Lecturer
Bennett Hall 265
T: 740.774.7263
brownm7@ohio.edu

Stacey Saunders-Adams
Assistant Professor
Bennett Hall 262
T: 740.774.7217
saundes3@ohio.edu

CAREER OPPORTUNITIES UPON GRADUATION

Social work is one of those careers in which you can truly make a difference in people’s lives. A Bachelor/Master of Social Work degree can open many doors and show others you have not only the knowledge and the skills, but also the compassion and dedication necessary to work in such an important field. There are many positions a graduate with a BSW/MSW degree can fulfill, but here are five of the most popular social work careers:

Medical/Public Health
Social workers who work in the medical field are always in high demand. It is projected that the number of jobs in medical/public health social work will grow by 22 percent through 2018, the highest rate in the social work field. Medical/public health social workers can work in any facility that provides care to patients, including hospitals, emergency rooms, hospices, nursing homes, rehabilitation facilities, assisted living facilities and home health agencies. They work with patients to ensure they are being cared for properly, facilitate communication between them and their caregivers, and assist with paperwork and decision-making. Medical/public health social workers are advocates for patient rights and a source of comfort during difficult times. Because this is such an important area of social work, it generally pays more, with an average salary ranging from $41,000 to $58,000 annually.

Substance Abuse
Substance abuse social workers are employed in a variety of venues, including rehabilitation facilities, prisons, private practices, for- and non-profit organizations, and juvenile detention facilities. It is known as one of the more emotionally demanding areas of social work since addiction is hard to treat. People struggling with addiction need patience and compassion, and navigating mood swings, relapses and anger require a great deal of dedication. But knowing you are helping someone in recovery and that you can play an important role in their lives is incredibly rewarding. As the legal system places greater emphasis on recovery and rehabilitation, jobs in this area are expected to grow at a rate of 20 percent through 2018. Depending on your level of experience and where you work, the average salary ranges from $29,000 to $49,000 annually.

Mental Health
While a master’s is not always required for a career in social work, it always makes you a more marketable candidate; still, one area where a master’s is required is mental health in the realm of clinical practice. Many mental health social workers provide therapy, and this requires advanced education, as well as licensure, as a clinical social worker (LCSW). As a mental health social worker – or clinical social worker – there is a diverse range of mental health services you can provide. You can work in community mental health centers, mental hospitals, private practices, hospitals and even schools. You assess your clients’ mental health, diagnose mental disorders, develop treatment plans and assist in the daily living of those with mental disorders. The average annual salary of a mental health social worker is $41,880.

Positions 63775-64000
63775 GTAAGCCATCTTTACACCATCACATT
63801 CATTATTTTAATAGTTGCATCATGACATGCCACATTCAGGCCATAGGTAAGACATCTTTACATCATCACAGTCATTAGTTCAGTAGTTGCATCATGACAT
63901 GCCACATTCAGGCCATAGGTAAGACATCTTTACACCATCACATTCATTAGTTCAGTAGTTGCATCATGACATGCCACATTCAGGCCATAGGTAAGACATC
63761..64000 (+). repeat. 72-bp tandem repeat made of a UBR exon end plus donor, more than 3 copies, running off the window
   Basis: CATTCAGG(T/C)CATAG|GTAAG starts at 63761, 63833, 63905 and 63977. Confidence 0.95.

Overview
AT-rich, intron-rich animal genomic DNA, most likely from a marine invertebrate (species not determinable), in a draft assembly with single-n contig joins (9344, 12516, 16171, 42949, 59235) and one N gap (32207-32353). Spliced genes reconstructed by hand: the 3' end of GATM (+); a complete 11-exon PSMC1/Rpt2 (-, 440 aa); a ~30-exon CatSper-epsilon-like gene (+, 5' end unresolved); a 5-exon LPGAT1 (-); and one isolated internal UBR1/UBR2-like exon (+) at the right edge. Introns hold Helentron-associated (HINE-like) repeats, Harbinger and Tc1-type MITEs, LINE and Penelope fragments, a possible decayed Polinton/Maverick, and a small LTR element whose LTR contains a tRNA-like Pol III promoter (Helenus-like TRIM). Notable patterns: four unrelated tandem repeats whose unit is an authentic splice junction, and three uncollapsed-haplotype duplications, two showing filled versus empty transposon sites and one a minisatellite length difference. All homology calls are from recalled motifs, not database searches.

Child Welfare
Child welfare is an area of social work that requires sensitivity, compassion and a love of children. Child welfare social workers provide services to children who are abused and neglected by their parents or to children from lower-income families who cannot afford to properly care for them. Many child welfare workers work with child protective services to investigate reports of child abuse and neglect, and intervene when a child’s home environment is deemed unsafe. As a child welfare social worker, you would meet regularly with children and families to assess conditions in the home and report on the care a child is receiving. When a child is in danger, child welfare workers facilitate the removal of that child and place them in a safe alternative environment. The child welfare social work field is expected to grow at a rate of 12 percent through 2018, and the average salary for a child protective services worker is between $25,000 and $47,000 annually, depending on location and experience.

School Social Work
School social work is one of the more common areas in the field, and there are different capacities in which a school social worker can work. As a school social worker, you are a liaison between school and students’ families, essentially bridging children’s personal lives and education to make sure their needs are being met. You can function as a guidance counselor and also work with special needs children to facilitate their integration into mainstream classes. You are responsible for addressing a number of school issues, such as behavioral intervention programs, truancy prevention programs, sexual education, health education, crisis intervention and effective communication between parents, teachers and students. Depending on location and level of education, school social workers earn a salary ranging from $32,000 to $52,000 annually.